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Old 09-20-2016   #74
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Quote:
Originally Posted by tom.w.bn View Post
He mentioned the H5D. Not really sub 10K.
It's the next closest new MF camera in price and saying that for the extra money you still don't get anything that's easier.
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Old 09-20-2016   #75
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Quote:
Originally Posted by tom.w.bn View Post
I've seen enough outdoor stuff with Phase one or Leica S. Don't understand what kind of outdoor capability is missing here.
It may be something you have to use a lot to understand but even if you are seeing commercial stuff that used the 50c lots of it was tethered on location which involved someone dragging a whole bunch of equipment and set up out. Were you just to go out with an H5D-50c you'd quickly realize that the screen sucks so say goodbye to checking focus (pretty important with 50mp), and the single point AF system is severely limiting. Not only that but the max shutter speed of the H5D is 1/800th of a second so natural light portraits with lenses like the 100/2.2 are a real challenge. Phase and Hassy cams (until the X1D which I haven't tried) just don't work like a big Nikon or Canon. They're really clunky to use. The exception is the Pentax which brought much of the innovation from the DSLRs. From what we've seen so far, the GFX looks like it has all the smart features of the X series, in a lightweight mirrorless body. You're going to be able to check focus, use multi point AF, it probably has 2 card slots and good battery life, etc etc. This kind of portability and functionality has not existed yet. You 'can' take an H5D out in the field. What I'm saying is that it sucks to do so. You would never want to attempt to shoot a wedding or event with one.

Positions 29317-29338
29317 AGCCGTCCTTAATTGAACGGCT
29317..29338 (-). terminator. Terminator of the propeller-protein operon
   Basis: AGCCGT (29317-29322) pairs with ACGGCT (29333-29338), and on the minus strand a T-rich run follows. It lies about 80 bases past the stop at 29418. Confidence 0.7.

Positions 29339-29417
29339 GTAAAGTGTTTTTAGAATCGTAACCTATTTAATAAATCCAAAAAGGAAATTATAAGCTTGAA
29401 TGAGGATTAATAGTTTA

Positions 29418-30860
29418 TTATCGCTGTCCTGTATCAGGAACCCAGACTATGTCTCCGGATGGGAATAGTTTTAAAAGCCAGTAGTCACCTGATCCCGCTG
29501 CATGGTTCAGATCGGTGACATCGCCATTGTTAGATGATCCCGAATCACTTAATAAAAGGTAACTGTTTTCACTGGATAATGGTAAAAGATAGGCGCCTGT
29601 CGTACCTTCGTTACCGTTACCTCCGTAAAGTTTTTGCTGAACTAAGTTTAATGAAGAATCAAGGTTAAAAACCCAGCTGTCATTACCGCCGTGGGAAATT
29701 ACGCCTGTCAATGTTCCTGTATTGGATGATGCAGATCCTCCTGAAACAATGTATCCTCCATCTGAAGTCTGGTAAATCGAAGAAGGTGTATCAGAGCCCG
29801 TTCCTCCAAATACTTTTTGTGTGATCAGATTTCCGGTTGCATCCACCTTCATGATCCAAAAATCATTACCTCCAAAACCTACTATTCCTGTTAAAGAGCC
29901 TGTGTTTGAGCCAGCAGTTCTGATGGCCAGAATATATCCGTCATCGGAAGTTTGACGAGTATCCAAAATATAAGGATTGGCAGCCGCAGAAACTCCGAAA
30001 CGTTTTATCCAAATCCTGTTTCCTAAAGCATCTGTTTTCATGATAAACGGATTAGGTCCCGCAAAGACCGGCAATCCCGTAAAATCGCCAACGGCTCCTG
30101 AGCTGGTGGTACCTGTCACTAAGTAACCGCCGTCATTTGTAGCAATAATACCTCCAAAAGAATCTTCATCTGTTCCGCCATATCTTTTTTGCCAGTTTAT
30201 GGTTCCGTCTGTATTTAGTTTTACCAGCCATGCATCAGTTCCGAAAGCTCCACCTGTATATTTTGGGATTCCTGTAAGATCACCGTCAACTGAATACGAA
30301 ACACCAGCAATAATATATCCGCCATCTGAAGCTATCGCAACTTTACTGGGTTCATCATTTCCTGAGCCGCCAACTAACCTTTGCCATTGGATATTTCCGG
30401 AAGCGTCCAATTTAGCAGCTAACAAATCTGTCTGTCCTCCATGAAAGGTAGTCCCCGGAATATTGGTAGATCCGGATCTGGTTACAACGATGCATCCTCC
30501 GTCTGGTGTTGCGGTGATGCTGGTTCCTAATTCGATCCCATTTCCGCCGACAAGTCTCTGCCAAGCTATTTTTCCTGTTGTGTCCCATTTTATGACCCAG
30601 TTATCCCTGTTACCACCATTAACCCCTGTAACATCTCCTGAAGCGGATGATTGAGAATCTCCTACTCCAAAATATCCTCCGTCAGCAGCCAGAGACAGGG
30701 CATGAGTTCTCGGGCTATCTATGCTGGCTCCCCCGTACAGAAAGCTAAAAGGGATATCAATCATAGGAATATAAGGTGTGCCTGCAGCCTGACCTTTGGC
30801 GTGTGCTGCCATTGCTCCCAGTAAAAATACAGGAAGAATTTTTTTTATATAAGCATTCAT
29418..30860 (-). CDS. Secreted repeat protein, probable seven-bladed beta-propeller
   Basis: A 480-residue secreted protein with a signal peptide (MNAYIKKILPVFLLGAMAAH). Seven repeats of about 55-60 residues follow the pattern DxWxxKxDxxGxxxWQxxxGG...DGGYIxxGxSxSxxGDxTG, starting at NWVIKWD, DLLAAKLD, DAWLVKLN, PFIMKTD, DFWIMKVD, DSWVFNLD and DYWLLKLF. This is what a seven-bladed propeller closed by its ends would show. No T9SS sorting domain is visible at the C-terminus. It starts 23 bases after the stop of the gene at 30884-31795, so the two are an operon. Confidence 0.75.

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Old 09-20-2016   #76
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In a way we got to congratulate Fuji Photo.

Yes it does not seem super innovative so far, but they are surely playing a game (so far at least), that makes Canon and Nikon look like fuddy-duddies in bringing in new and exciting digital photo products to market .
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Old 09-20-2016   #77
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The 1:1 option and form factor is the game changer here. I'm almost certainly in on this camera, with the 23 and 45 to start. Time to start figuring out what needs to go on the block.

It's like a big Ricoh GRD!!!
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Old 09-20-2016   #78
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Worth pointing out at this point that the phase one IQ1 which is the cut price 'no frills' 100mp slightly larger medium format sensor was just announced at a price of $32,990us just for the back.

This is why fujifilm went for the .70x crop sensor at 50mp.
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Old 09-20-2016   #79
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no leaf shutter, waaaa...
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Old 09-21-2016   #80
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Quote:
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no leaf shutter, waaaa...
I can think of exactly 1 scenario where Leaf shutters are very important to have. That is outdoors, trying to beat the sun, wide open. Feel free to outline another situation for me where a 2 stop improvement in shutter speed would be important enough to you to make you spend $25k on a Hasselblad.

And this is assuming that Fuji never makes CS lenses in the future.